A: I have never encountered any discrimination, only natural curiosity and interest. KL is very cosmopolitan and women are well represented in business and politics. If you have small children they will definitely garner a lot of attention here; it’s not uncommon to encounter cheek-pinching aunties and to be asked to participate in random holiday snaps. Women should take care to dress modestly as a matter of respect when visiting mosques and other religious centres, but outside of these areas the attitude to attire is fairly relaxed.
Q: Was it easy meeting people and making friends in Malaysia? How did you go about meeting new people?
A: We’ve found it easier to make expat, rather than local, friends. This is probably because of the area we live in and the fact that most of our neighbours are expats. Condos are very sociable places – if you want to make new friends just spend ten minutes hanging around the pool on a Sunday afternoon. Children are also a great avenue for making new friends. Whether you are of a sociable disposition or not, your little one is bound to start accruing play date and birthday party invitations within minutes of landing in KL! We’ve also met new friends whilst on holiday in various parts of Malaysia, through work and through sports activities.
Q: Have you made friends with locals or do you mix mainly with other expats? What advice would you give to new expats looking to make friends? Any social/expat groups you can recommend?
A: See above! It may be harder to break into an already established group of local friends, but you’ll find out so much more about the country and culture by doing so. Try local book clubs, playgroups and sports activities as good avenues.
Working in Kuala Lumpur
Q: Did you have a problem getting a visa or work permit for Malaysia? Did you tackle the visa process yourself or did you enlist the services of an immigration consultant?
A: I was lucky – being a ‘diplomatic spouse’ my children’s and my visas were arranged by the British High Commission. I’m afraid I don’t have experience of arranging visas myself.
Q: What’s the economic climate in KL like? Do you have any tips for expats looking to find a job there? Which resources did you find most useful?
A: So much of this depends on the industry you work in. As with anywhere else in the world though, I’d say ‘network, network, network’! Although I’m currently on maternity leave, until recently I have been freelancing as a translator and volunteering as a teacher. I’ve had quite a few potential job offers come to me through word of mouth alone.
Family and children in Malaysia
Q: Did your spouse or partner have problems adjusting to their new home? Do you think there are any specific challenges for a trailing spouse?
A: Being a ‘spouse’ definitely has its challenges! Having now trailed my husband three times, I’d say the biggest issue for me has been maintaining a sense of ‘self’. It’s quite a shock to the system to go from being a unique individual in your own right, with an established career and a network of your own friends and interests to suddenly being ‘X’s wife’ (or ‘X’s husband’)! If you are hoping to work on a posting you may need to be a little open-minded. It may not be possible to do the same sort of work you are used to and you may have to think out of the box to consider how to transfer your skills to a new environment, but I’m of the mind-set that there is nearly always a way if you have a flexible attitude.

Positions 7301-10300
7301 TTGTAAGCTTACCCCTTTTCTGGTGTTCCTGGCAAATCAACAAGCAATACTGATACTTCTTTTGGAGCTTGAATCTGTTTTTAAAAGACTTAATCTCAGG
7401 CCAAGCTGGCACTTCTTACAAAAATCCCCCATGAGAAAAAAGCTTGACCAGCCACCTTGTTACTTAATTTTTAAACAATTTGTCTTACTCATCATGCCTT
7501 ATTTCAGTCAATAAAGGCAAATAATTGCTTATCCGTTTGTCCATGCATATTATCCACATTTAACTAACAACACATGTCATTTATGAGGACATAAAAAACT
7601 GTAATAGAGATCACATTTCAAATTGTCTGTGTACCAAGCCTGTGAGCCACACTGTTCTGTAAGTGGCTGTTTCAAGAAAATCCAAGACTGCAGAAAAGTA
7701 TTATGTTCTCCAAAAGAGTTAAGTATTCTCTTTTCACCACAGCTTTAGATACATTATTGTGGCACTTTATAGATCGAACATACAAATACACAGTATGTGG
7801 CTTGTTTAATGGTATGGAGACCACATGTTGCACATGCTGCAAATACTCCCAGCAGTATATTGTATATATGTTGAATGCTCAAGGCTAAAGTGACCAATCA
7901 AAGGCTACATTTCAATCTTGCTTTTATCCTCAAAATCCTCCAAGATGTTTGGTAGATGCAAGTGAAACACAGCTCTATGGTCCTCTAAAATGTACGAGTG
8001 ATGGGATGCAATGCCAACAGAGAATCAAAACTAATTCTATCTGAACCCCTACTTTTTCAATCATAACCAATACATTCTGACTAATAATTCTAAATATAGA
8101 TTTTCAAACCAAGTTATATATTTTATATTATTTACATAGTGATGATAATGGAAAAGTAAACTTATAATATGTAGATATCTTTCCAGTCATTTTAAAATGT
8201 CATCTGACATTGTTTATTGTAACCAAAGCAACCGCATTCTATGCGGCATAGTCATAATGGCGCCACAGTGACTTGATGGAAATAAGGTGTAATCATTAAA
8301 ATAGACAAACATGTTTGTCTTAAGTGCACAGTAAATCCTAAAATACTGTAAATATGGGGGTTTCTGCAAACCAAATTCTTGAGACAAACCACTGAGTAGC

When I haven’t been working, doing things such as writing a blog, continuing with a hobby from home or taking up a new interest that relates to my new home are things that have helped me feel engaged and more like ‘myself’.
Q: Did your children settle in easily? What were the biggest challenges for your children during the move?
A: Our little boy wasn’t quite two when we moved to KL, so it was a fairly painless process for him to settle into life here. He absolutely adored the new-found space after our tiny London flat (and spent the first few weeks running up and down the hallway in delight). He also loved being able to go swimming almost every day and the excellent parks on offer. Older children may find that joining some of the many sports or extra-curricular clubs on offer here help ease the transition and are an avenue to making new friends.
Q: What are the schools in Kuala Lumpur like, any particular suggestions?
A: I think the range of schools on offer here is excellent. There are many very good international schools and nurseries/kindergartens. You can find almost every educational approach and curriculum on offer here and some of the facilities are excellent.
Q: Is there any other advice you would like to offer new expat arrivals?
A: KL is a wonderful place to live – the weather, the food, the cultural diversity are all reason enough to enjoy your time here. It’s easy to spend most of your free time hopping from mall to mall, as due to the climate you’ll find many restaurants, sports centres, play areas etc. are based indoors. But one of the best things about KL is the wide range of easily-accessible destinations on the doorstep. Weekends are the perfect time to jump in the car and visit some of the beautiful surrounding hill stations, jungles or beaches. And with Air Asia calling KL home, there are some stunning islands and cities that can be reached in an hour or so. But there are plenty of interesting places to visit within the city itself and almost everything is on hand here; there’s something for everyone here…and half the fun is discovering what that will be!
~ Interviewed December 2013